Transplant Translational Research Program

Research in the transplantation laboratory is focused on two main objectives:

(1) Developing and validating a biomarker panel which predicts the risk of severe complications and organ failure in transplanting livers from donors with non-alcoholic fatty liver disease (NAFLD)

(2) Phenotyping and characterizing circulating tumor cells (CTCs) in hepatocellular carcinoma (HCC) patients indicated for orthotopic liver transplantation (OLT) to predict tumor recurrence risk after transplantation.

For end-stage liver disease, OLT is the only treatment option. The disparity between the patients on the liver transplant waiting list and the number of available donor livers continues to grow each year. The obesity epidemic is further threatening the donor pool, causing an increase in the frequency of steatosis, lipid deposits inside the hepatocytes, which is a known risk factor for transplant complications.

Our research focuses on developing a biomarker panel which predicts safety and efficacy in transplanting moderately steatotic donor livers. Our goal is to maintain, and potentially expand, access to OLT by identifying steatotic livers with a low risk of transplant complications after ischemia/reperfusion (I/R) injury. With increasing rates of obesity and non-alcoholic fatty liver disease in our region, biomarkers which identify fatty livers at high and low risk of complications will be essential to maintain access to OLT. Our lab has identified biomarkers associated with lipid metabolic dysfunction and alarmin signaling which are specifically expressed in livers at high risk of failure following I/R injury. Using models of diet-induced fatty liver disease and donor liver biopsies, we are currently validating and applying our biomarker panel to identify livers at high risk for complications in OLT.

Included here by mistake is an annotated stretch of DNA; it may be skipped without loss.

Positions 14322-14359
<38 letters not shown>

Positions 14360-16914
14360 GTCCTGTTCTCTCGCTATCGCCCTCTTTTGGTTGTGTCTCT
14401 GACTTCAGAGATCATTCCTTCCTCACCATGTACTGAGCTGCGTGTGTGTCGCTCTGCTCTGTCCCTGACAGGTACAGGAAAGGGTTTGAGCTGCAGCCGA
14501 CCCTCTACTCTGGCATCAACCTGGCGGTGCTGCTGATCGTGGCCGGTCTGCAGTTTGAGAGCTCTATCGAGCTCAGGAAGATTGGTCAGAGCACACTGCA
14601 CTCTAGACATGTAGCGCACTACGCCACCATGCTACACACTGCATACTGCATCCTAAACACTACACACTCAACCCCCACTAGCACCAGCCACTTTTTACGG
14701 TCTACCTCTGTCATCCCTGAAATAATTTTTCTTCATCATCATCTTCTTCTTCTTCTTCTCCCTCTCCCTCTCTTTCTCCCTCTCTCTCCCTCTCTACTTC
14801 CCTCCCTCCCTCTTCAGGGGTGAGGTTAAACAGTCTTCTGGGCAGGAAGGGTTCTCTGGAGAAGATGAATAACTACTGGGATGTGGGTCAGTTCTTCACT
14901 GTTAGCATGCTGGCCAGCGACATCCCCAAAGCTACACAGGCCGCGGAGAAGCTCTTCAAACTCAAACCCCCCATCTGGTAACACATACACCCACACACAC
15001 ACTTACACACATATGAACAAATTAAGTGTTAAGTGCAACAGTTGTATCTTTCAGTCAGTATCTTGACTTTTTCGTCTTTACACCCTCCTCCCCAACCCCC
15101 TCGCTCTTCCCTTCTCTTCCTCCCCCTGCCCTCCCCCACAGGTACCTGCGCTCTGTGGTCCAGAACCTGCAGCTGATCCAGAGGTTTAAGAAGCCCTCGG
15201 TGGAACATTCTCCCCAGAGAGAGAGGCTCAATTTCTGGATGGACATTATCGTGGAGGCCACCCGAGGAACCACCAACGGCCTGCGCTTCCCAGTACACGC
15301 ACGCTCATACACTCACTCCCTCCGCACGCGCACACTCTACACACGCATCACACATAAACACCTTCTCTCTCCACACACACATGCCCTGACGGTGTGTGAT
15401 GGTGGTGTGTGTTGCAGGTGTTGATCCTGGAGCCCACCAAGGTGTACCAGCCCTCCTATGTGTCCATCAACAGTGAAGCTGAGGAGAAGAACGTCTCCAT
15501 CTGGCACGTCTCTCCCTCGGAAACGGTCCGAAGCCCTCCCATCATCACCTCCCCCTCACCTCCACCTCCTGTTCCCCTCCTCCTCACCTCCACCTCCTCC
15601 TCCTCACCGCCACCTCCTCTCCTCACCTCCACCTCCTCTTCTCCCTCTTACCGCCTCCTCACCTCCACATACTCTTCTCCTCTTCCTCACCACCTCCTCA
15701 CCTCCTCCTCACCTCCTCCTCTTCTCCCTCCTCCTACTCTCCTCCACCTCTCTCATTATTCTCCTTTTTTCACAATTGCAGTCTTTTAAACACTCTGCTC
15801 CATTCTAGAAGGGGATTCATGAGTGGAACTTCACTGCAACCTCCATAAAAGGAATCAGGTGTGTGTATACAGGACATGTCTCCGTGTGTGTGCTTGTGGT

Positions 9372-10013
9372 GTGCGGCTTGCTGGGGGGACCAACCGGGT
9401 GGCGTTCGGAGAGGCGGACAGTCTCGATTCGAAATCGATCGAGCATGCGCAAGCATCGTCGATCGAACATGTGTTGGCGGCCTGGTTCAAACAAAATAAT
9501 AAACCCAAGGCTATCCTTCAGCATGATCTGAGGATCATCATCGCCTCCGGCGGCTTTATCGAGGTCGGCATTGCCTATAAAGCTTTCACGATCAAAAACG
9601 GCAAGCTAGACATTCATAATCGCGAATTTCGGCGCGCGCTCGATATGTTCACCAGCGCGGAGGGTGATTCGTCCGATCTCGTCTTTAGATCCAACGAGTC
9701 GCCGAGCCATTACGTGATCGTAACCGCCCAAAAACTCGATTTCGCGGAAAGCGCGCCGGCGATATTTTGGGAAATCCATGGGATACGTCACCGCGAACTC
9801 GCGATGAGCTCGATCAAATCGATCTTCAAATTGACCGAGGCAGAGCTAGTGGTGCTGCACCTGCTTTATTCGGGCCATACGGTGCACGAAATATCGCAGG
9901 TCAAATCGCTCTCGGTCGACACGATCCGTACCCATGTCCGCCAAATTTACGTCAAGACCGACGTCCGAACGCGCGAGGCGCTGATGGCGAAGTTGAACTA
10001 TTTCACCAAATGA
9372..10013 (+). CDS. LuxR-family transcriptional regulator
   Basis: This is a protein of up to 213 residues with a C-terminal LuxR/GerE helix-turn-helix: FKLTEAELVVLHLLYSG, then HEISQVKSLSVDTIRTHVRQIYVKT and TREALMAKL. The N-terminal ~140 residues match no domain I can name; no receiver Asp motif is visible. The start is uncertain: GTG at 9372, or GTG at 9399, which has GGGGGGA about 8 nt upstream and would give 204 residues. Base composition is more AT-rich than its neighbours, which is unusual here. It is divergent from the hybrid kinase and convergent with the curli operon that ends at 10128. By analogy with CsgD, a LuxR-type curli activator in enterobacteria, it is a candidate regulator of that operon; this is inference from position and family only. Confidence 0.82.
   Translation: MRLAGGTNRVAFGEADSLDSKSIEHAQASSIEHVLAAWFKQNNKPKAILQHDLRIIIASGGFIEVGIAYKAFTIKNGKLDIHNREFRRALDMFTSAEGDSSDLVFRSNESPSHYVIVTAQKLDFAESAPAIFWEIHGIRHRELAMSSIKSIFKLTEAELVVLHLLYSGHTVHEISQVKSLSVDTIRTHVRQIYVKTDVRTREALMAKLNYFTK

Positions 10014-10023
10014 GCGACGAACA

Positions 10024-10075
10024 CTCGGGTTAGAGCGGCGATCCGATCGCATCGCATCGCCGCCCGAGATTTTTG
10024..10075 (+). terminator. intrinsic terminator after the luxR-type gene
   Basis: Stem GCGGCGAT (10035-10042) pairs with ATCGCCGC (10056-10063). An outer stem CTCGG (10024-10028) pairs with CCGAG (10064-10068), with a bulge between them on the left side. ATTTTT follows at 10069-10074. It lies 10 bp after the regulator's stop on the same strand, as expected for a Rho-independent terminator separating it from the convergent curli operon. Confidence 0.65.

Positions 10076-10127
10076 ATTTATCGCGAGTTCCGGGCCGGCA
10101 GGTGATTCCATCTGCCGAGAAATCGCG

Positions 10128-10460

Hepatocellular carcinoma (HCC) is the 5th most common cancer worldwide and the rate of HCC is steadily increasing. HCC is highly resistant to chemotherapy, leaving OLT as the only potential curative therapy. However, the risk of HCC recurrence after OLT is high. HCC has an unpredictable pattern of recurrence, with some tumors recurring only in the transplanted liver. CTCs are the major source of HCC cells which remain in patients after OLT and their subsequent metastasis and reactivation represents the primary source of new tumor formation after OLT. Our goal is to identify CTC populations in HCC patients prior to OLT and, based on the characteristics of the CTC population and patients specific tumor characteristics, predict their risk of HCC recurrence prior to OLT. Understanding the CTC population and the tumor oncogene profile may assist doctors in developing a patient specific treatment strategy post-transplant to limit HCC recurrence and increase tumor-free survival rates.

For more information, please contact Dr. Ari Cohen (acohen@ochser.org) or Dr. Paul Thevenot (paul.thevenot@ochsner.org).